Last year, I took a big decision: I decided to spend five months in Kenya working for Momentum Trust as their intern on the ground. Looking back on that experience, I realize how much I have learned. What rests with me as the greatest lesson is how a challenging environment can be a stimulator for growth and innovation – at both an organisational and personal level.

As a Master’s student of International Development focusing on the African region, I sought to get a field experience in order to see and feel in practice part of what I was studying. Coming across Momentum Trust, I regarded it as a good opportunity to better understand how social enterprises operate on the ground. I knew it would be a challenging experience: to live 5 months in a village in Western Kenya as the only foreigner.

Faith and Washington, my two colleagues working on the chia activities, posing with me after a farmers meeting

I came back around six months ago, and I can say for sure that it was the most challenging experience in my life. At times it was frustrating, and I was questioning why I was there. I realised how difficult it can be to be the only foreigner in a small community and how challenging work can be for a small organisation as Momentum. But all these challenges also have a positive side: I experienced how challenges can be fuel for growth. With Momentum, I saw how great challenges and difficulties boosted the organisation’s entrepreneurial spirit and paved the way for innovative solutions. Personally, I had to adapt to a new context with unforeseen challenges. I grew immensely as a person; giving up my need for planning and organizing everything, and gaining new perspectives on life interacting with my local colleagues and Momentum’s farmers.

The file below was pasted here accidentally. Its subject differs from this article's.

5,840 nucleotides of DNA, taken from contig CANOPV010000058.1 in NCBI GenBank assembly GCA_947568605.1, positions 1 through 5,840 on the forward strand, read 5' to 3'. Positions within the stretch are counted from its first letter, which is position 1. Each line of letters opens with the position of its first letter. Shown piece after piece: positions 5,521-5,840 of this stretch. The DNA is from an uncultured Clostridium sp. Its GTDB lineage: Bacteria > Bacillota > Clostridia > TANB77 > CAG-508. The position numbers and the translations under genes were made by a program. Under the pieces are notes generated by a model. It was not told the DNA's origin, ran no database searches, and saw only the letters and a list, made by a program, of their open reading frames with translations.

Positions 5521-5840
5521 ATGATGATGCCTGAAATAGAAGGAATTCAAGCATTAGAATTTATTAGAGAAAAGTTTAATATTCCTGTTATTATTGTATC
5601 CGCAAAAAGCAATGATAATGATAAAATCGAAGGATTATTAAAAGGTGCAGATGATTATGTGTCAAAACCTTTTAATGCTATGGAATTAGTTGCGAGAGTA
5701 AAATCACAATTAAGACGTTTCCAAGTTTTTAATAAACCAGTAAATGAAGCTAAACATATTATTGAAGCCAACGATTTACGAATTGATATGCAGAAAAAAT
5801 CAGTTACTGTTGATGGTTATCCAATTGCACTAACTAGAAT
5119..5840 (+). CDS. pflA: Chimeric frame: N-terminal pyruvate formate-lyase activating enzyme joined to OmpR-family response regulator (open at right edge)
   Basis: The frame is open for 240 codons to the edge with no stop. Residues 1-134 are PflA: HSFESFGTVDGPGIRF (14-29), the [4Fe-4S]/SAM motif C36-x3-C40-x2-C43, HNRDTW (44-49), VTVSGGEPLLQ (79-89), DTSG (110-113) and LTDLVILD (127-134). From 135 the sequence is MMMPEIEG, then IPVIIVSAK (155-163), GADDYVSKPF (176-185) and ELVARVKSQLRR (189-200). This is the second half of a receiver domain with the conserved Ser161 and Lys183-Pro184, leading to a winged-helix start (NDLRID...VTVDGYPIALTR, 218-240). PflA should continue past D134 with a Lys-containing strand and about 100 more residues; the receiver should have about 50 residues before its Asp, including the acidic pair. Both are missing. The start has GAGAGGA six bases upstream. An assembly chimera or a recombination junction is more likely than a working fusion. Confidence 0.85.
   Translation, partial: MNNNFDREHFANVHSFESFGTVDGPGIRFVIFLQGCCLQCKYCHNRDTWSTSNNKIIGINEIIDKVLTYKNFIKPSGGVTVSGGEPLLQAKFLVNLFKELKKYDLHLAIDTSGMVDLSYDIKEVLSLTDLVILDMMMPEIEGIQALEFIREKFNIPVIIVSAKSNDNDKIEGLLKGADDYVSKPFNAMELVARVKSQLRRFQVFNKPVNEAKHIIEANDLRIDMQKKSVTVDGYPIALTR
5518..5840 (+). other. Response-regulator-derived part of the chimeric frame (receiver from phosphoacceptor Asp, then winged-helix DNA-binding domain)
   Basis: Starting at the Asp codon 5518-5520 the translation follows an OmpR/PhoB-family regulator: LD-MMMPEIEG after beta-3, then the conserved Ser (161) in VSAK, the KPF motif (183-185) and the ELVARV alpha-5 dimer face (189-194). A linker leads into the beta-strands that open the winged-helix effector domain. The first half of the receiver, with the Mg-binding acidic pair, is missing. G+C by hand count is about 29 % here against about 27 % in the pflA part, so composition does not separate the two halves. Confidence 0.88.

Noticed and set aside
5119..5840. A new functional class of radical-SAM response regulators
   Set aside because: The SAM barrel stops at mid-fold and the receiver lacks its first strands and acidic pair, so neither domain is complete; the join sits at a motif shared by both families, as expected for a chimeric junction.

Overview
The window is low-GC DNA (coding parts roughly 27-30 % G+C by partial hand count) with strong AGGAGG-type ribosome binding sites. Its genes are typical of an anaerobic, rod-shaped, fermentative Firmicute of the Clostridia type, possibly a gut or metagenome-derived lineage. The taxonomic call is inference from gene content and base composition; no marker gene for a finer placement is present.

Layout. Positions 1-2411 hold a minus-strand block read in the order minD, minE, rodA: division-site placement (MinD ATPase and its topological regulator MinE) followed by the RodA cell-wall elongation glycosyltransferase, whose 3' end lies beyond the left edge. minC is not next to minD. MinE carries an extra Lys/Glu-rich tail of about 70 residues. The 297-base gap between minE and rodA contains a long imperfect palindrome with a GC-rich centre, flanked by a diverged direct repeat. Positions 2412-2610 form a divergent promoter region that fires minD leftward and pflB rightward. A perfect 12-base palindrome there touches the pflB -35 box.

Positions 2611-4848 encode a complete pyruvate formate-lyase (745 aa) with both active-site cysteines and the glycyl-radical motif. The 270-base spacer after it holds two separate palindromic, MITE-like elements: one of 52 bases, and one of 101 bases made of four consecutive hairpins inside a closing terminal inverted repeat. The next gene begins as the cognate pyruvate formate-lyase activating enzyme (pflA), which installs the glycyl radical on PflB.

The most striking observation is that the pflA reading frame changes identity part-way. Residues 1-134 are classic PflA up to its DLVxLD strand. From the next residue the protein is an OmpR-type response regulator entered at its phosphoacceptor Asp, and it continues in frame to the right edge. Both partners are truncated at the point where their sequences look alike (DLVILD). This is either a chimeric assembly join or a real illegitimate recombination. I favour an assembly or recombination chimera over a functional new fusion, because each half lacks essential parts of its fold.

In the following, I seek to illustrate some of these challenges and how I experienced that Momentum and myself grew and developed.

How the challenge of no rain fostered Momentum’s entrepreneurial spirit

In 2016, Kenya was hit by a drought. After my first day at work in August 2018, I came to understand that this drought was still having an impact on the maize farmers. I daily heard people referring to it and how it had ruined their harvests and caused hunger. Many of the farmers still struggled to get their farming business back on track after its devastating consequences.